Anton Bruckner was borne in Ansfelden, Austria, on 04 September, 1824. His musical talent was soon recognised. In 1835, he was sent to Hörsching to study the organ under his godfather. Lamentably, Bruckner's father had taken ill, and this brought his organ lessons to an end. He returned to Ansfelden to assist his father in his duties as village schoolmaster and schoolmaster. He spent the next three years after his father's death, in June 1837, as a choirboy in the prior of Sankt Floian Abbey near Linz. Here, he received a general education withe an emphasis in music instruction. During the year of 1840, he took a teacher's training course. Thereafter, he received several appointments. The first of these came in 1841; it was a two-year appointment as an assistant teacher in Windhaag. He moved on to posts as assistant teacher in Kronstorf, 1843-1845, and at Sankt Florian.
Bruckner's second stay in Sankt Florian, beginning in 1845, was a crucial one in his musical maturation. In 1851, he was appointed organist of Sankt Florian Abbey. During the early 1850s, Bruckner completed schooling in Linz that led to the completion of a high school teaching certificate. Nevertheless, through the encouragement of his friends, he was convinced that his future lay in the field of music. Finally, in 1856, he secured the post of cathedral organist in Linz.
A few months prior to his appointment as organist, he was taken as a pupil by Simon Sechter, a musician known for his contrapuntal works. The course was somewhat of an intensive correspondence course. While at other times, during a Viennese visit, he would be instructed in person. The duration of the course was from 1855-1861; it ended withe a final examination before a panel of skeptical judges. The once skeptical judges were left withe no doubt that Bruckner was an excellent performer as well as improviser.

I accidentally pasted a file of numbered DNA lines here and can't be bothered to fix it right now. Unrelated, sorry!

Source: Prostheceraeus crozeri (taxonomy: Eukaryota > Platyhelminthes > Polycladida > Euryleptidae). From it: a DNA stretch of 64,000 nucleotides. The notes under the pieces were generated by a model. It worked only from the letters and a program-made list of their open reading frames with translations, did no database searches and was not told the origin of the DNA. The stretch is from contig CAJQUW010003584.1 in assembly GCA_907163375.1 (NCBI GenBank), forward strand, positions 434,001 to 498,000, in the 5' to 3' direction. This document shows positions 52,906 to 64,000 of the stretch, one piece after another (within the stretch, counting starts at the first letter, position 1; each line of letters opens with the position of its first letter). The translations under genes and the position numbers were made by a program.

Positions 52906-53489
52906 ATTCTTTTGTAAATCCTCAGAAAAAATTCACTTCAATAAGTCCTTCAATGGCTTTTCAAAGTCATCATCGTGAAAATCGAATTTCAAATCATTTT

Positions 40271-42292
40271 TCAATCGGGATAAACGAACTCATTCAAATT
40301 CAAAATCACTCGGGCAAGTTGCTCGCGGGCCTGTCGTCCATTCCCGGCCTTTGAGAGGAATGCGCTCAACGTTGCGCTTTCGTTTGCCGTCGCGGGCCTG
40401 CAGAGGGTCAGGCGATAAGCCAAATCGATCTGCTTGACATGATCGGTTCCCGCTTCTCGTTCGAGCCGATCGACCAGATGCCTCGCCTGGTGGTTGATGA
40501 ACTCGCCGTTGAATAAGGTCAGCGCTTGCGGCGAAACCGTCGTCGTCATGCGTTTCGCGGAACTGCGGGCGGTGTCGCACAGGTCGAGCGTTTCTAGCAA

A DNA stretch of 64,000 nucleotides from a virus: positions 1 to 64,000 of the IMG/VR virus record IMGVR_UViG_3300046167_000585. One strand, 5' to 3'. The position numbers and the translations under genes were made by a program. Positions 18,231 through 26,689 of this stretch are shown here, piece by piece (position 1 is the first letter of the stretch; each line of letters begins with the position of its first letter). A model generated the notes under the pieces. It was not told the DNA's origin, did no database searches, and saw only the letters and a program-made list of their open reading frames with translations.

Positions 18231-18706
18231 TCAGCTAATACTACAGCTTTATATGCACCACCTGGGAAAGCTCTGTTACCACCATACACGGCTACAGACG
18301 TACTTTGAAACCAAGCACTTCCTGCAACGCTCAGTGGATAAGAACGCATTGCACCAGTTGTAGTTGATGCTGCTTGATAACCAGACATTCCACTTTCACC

Bruckner conducted the Frohsinn choir during
two single year endeavours. The first of which began in 1861 and the latter
in 1868. In 1867, Sechter died and Bruckner, having recovered from a nervous
breakdown, applied for the vacant post of organist at the Hofkapelle
in Vienna. His application was rejected, however, he was offered the post
of professorship of harmony and counterpoint at the Vienna Conservatory
and the unpaid post of court organist. It was not until ten years later
that Bruckner was made a full member of the Hofkapelle, and it was
not until 1875 that his inquiries for a lectureship at the University of
Vienna were filled. The last twenty-eight years of his life were spent
in Vienna. He seldom left, except for visits to France in 1869 and to England
in 1871 to represent Austria as an organ virtuoso. In 1891, as Bruckner
continued to gain recognition, the University of Vienna conferred upon
him the honorary degree of doctor of philosophy. He died in Vienna on 11
SYMPHONIES: No. 0 in D Minor
(1864, rev. 1869); No. 1 in C Minor (first or "Linz" version, 1865-1866;
second or "Vienna" version, 1890-1891); No. 2 in C Minor (1871-1872,
rev. 1875-1876, and later); No. 3 in D Minor (Wagner Symphony),
five versions (1873-1890); No. 4 in E flat Major (Romantic),
four versions (1874, 1877-1878, 1878-1880, 1887-1888); No. 5 in B flat
Major (1875-1876, rev. 1876-1878, and later); No. 6 in A Major
(1879-1881); No. 7 in E Major (1881-1883, rev. 1885); No. 8 in
C Minor, three versions (1884-1885, 1886-1887, 1888-1890); No. 9
in D Minor (finale in sketch only; first three movements, 1887-1894;
String Quintet in F Major
(1878-1879), rev. 1883-1884, and later.
Short Chorale Mass in C Major, for contralto, two horns, and organ
(c. 1842); Chorale Mass in F Major, for Maundy Thursday, for unaccompanied
four-part chorus (1844); Requiem in D Minor, for chorus, orchestra,
and organ (1848-1849, rev. 1894); Psalm CXIV, for five-part chorus
and three trombones (1852); Missa Solemnis in B flat Minor, for
solo voices, chorus, and orchestra (1854); Mass No. 1 in D Minor,
for soprano, chorus, and orchestra (1864, rev. 1876 and later); Mass
No. 2 in E Minor, for eight-part chorus and wind instruments (1866,
rev. 1876 and later); Mass No. 3 in F Minor (Grosse Messe),
for solo voices, chorus, orchestra, and organ (1867-1868, rev. 1876-1890);
Te Deum, for soprano solo, chorus, orchestra, and organ (1881, rev.
1883-1884); Psalm CL, for soprano solo, chorus, orchestra, and organ
SACRED WORKS: Pange
Lingua in C Major, for four-part chorus (1835, rev. 1891); Ave Maria,
for four-part chorus and organ (1856); offertory, Afferentur, for
four-part chorus and trombones (1861); Pange Lingua, for chorus
in the Phrygian mode (1868); anitphon, Tota pulchra es, for
tenor, chorus, and organ (1878); Ecce Sacerdos, for chorus, three
trombones, and organ (1885).
CANTATAS: Festive cantata, Preiset den Herrn, for solo voices, male chorus, brass and woodwind instruments, and timpani (1862); Germanenzug (1863), Das deutsche Lied (1892), and Helgoland (1893), all three for male-voice choir, withe brass instruments.